How to Conduct Investigative Interviews: A Step-by-Step Guide for HR Professionals

Conducting investigative interviews is essential for maintaining a fair and respectful workplace. This guide answers common questions and provides step-by-step advice on managing these interviews effectively.

When Is It Appropriate to Provide the Complainant’s Name?

Balancing fairness and protection is key. You need to ensure the accused has enough detail to respond to allegations, including naming the complainant. However, protecting the complainant’s identity can sometimes be more beneficial to the investigation. Use your discretion based on the specifics of each case.

Can an Organisation Dismiss Parts of a Complaint?

Yes, organizations can determine if parts of a complaint are “reasonable management action” and choose not to investigate those aspects. However, it’s important to consider the risks of not thoroughly investigating a complaint. A complete investigation can prevent future complaints and aid in resolving current issues effectively.

How to Handle Uncooperative Respondents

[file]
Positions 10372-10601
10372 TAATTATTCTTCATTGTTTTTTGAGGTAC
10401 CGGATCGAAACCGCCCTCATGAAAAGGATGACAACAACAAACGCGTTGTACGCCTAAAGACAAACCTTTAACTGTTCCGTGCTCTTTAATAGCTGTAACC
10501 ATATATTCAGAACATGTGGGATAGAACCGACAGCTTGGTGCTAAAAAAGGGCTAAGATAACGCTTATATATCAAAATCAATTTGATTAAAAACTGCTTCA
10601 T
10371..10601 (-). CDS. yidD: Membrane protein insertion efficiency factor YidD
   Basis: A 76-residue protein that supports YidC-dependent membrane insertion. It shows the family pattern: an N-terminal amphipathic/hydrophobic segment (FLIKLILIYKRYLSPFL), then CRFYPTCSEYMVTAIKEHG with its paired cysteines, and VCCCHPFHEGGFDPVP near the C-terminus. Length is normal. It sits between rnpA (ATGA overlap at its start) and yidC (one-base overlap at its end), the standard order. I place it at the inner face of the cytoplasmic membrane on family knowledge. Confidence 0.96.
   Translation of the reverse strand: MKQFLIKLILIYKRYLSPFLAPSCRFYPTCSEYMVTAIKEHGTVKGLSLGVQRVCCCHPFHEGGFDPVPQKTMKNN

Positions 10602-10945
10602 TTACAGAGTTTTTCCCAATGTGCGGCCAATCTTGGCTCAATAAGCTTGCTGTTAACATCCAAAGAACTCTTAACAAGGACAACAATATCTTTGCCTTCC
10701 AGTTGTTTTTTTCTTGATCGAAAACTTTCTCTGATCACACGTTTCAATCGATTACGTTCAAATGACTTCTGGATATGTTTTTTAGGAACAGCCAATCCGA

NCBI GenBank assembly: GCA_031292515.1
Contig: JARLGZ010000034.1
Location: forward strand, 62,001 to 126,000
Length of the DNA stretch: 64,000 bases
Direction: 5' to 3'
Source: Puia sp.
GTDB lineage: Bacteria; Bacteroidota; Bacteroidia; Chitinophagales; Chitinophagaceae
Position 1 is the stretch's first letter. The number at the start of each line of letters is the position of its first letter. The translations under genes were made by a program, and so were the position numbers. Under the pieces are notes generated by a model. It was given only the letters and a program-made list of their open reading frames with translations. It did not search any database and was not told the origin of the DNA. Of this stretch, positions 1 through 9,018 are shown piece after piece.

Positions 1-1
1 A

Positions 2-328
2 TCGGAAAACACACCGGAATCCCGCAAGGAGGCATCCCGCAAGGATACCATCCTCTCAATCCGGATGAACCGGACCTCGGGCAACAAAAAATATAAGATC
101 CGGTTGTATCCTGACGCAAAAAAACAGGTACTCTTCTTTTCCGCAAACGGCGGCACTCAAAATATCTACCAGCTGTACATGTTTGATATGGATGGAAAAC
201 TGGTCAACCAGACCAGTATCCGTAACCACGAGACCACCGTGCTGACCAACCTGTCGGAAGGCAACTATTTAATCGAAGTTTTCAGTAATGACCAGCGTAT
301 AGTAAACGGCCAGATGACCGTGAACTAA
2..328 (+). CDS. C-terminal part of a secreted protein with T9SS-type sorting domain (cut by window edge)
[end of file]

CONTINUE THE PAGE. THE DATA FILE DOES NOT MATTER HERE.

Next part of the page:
You cannot force someone to attend an interview or answer questions. However, their silence can impact the decision-making process. Decisions are based on available evidence, and if a respondent chooses not to provide an explanation, the evidence at hand will guide the outcome. Respondents should understand the implications of not participating.

Legalities of Recording Interviews

Recording interviews is legal if you inform the participants. It’s courteous to ask for their permission. If they decline, find alternative methods like handwritten notes or having a second interviewer. Accurate documentation is essential, regardless of the method used.

Restricting Support Persons in Interviews

Support persons should not be minors or witnesses in the same matter. Beyond these restrictions, limiting who can be a support person may cause more issues than it resolves. Allowing a preferred support person can provide comfort and fairness to the interviewee.

Providing Information to the Complainant Post-Investigation

Typically, a summary of the investigation process and findings should be shared with the complainant. Details about penalties for the accused are usually not disclosed to protect privacy. However, informing the complainant that some action has been taken is important for transparency.parency.parency.

Need some support or want to know more